The word philosophy comes from the Greek φιλοσοφία (philosophia), which, quite literally, means “love of wisdom”. In a broad sense, it is the task of understanding fundamental truths about ourselves, and the world in which we live. Most people live their lives without occupying themselves with deep philosophical problems. Yet, every one of us has a philosophy, for it is a way of looking at the world and distinguishing right from wrong.
Many great minds throughout history have labored with more complex issues and the construction and analysis of reasons and arguments. Immanuel Kant was one of them. The quote “sapere aude, incipe” is from the Latin poet Horaz, and Kant used it in his famous essay on answering the question, “What is enlightenment”, written in 1784:
Enlightenment is man’s release from his self-inflicted tutelage. Tutelage is man’s inability to use his own understanding without the guidance of another. Such tutelage is self-imposed if its cause is not lack of intelligence, but rather a lack of determination and courage to use one’s intelligence, without being guided by another.
Have courage to use your own reason! That is the motto of enlightenment.
With this critical maxim, Kant was one of the most important thinkers of the “Age of Enlightenment”. During 18th century, philosophy and the development of the natural sciences had a deep influence on medicine. They gave stimulus to the first “modern” approaches in medicine, which included a reorientation of pathology, the beginning of experimental physiology and clinical medicine, to name a few.
Hahnemann lived during the Age of Enlightenment. He was obviously familiar with Kant’s writings and possibly felt inspired by him. Kant wrote:
“No matter how hard we try, we are therefore never going to know what the world is like per se, but only how it presents itself from a human perspective.”
Like Kant, Hahnemann also refused to speculate about the essential nature of things, beyond our sense perceptions: “The physician can never see the spiritual being, the vital force, that creates the disease, and he never needs to see it. In order to cure, he only needs to ascertain and perceive its morbid effects… The unprejudiced observer – well aware of the futility of transcendental speculations which can receive no confirmation from experience – be his powers of penetration ever so great, takes note of nothing in every individual disease, except the changes in the health of the body and of the mind (morbid phenomena, accidents, symptoms) which can be perceived externally by means of the senses, … and which represent the disease in its whole extent, and together form the true and only conceivable portrait of the disease.”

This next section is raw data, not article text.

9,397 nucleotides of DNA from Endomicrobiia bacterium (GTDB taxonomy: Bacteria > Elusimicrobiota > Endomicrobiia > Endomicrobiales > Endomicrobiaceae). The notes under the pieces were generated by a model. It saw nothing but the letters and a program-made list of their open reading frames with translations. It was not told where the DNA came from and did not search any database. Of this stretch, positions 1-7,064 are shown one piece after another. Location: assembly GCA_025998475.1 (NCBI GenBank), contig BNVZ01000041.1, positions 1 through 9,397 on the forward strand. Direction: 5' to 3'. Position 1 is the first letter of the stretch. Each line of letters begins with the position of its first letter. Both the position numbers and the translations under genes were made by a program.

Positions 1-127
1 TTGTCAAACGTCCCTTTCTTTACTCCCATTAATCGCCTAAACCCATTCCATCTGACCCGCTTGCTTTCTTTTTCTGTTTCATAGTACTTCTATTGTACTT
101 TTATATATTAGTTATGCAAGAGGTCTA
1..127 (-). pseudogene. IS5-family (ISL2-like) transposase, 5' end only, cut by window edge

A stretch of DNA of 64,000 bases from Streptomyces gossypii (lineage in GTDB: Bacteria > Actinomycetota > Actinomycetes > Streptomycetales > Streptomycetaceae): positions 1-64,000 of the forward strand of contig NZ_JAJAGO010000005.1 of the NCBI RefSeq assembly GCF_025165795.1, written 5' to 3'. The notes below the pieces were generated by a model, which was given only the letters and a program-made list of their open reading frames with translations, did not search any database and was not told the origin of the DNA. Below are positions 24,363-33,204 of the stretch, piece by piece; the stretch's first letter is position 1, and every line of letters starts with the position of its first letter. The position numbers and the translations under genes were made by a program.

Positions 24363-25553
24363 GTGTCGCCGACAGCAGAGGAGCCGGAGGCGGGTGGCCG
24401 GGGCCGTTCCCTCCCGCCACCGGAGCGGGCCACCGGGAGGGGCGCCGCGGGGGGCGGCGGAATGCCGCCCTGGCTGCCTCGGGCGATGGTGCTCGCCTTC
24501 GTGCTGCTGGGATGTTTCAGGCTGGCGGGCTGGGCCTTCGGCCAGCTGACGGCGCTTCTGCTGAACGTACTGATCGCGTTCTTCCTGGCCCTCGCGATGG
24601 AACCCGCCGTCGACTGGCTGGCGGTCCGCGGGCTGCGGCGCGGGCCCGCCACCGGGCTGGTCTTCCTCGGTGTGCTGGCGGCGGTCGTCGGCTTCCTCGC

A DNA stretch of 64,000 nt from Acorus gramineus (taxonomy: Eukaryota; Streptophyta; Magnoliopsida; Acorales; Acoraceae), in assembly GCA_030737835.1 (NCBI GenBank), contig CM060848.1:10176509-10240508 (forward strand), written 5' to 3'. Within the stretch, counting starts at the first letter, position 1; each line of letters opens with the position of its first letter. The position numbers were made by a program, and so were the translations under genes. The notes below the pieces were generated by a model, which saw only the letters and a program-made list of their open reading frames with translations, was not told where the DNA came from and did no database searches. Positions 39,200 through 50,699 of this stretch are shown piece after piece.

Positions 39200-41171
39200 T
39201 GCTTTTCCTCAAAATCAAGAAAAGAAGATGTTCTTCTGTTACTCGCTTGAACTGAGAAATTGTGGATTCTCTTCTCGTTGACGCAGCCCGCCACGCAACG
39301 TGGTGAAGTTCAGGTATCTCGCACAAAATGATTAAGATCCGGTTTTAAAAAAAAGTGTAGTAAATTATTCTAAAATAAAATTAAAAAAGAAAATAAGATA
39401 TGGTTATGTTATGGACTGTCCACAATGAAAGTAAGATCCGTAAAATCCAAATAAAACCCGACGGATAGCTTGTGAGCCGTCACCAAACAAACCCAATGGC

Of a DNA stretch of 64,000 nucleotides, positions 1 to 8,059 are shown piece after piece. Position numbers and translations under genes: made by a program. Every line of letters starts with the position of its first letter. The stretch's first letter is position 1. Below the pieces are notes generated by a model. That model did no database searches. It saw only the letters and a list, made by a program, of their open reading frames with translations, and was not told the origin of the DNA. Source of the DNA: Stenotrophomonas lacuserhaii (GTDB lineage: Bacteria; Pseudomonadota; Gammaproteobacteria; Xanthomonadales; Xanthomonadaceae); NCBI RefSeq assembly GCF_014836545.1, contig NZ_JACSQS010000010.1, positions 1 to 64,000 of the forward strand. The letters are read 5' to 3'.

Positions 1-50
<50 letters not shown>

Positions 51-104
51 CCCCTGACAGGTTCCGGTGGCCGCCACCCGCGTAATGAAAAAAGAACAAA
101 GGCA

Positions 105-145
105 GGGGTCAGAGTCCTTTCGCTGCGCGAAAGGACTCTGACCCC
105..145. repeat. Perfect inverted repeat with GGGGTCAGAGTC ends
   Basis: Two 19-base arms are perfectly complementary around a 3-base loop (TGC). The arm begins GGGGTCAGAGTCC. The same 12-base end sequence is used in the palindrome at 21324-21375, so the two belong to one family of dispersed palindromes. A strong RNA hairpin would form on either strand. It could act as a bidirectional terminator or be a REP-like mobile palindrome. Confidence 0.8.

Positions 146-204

Hahnemann founded his medical philosophy on vitalism, naturalism, and humanism. He set standards for the homeopathic profession, providing a detailed and analytical description of the homeopathic theory and its practical application in the Organon.
Sapere aude was the battle cry of the Age of Enlightenment, and the slogan Hahnemann used as a subtitle for the Organon since its second edition. With following Horaz’ slogan Hahnemann also lived up to the credo of his school in Sankt Afra to Meissen, where it was written on the southern portal, and which proved the overall concept of a humanistic education and upbringing of this school.
Medical enlightenment, based on Kant, can be defined as man’s release from his self-inflicted tutelage with regard to things that are related to his mental, emotional, and physical well-being.
In medicine also, a great difficulty lies in motivating people to emancipate themselves. Kant rightfully lamented: “It is so easy not to be of age. If I have a book that understands for me, a pastor who has a conscience for me, a physician who decides my diet, and so forth, I need not trouble myself. I need not think, if I can only pay – others will easily undertake the irksome work for me.” The ‘step to competence’, Kant opines, ‘is held to be very dangerous, by the far greater portion of mankind’.
Almost 300 years after the beginning of the Age of Enlightenment, orthodox medicine still remains based on a mechanistic approach, it being neither logical, based on facts, nor demonstrably true. Despite sophisticated diagnostic techniques and achievements in first aid and surgery, it remains in the dark, in the true curative treatment of diseases. The negative effects from the dependency on drugs, their side effects and toxicity, as well as the suppressive effects of palliation, often outweigh the benefits. Hahnemann already complained that more patients die of their medical treatment, than of their disease. Considering the horrifically bleak medical philosophy and practice in his time, it is not surprising that he was dissatisfied with his inability to provide effective medical treatment, and sought a rational healing system.
The patient’s self-inflicted tutelage is often due to laziness, or due to the lack of resolution and courage. But it is also frequently based on lack of political freedom, social or intellectual inhibitions, or other restrictions imposed by society.
Maybe it is a good idea to give our patients a copy of the Organon, to motivate them to shake off their immaturity, as Hahnemann did. Everybody should be able to live a healthy life by virtue of his own understanding. Dare to be wise. Begin now!
Besides Hahnemann, many other homeopaths have contributed to the development of the homeopathic healing system, based on their observations and experience. One of them was Cyrus Maxwell Boger, about whom we present several articles in this issue, together with other interesting articles. Explore them and let us know your thoughts and feelings: firstname.lastname@example.org
Homeopathy for Everyone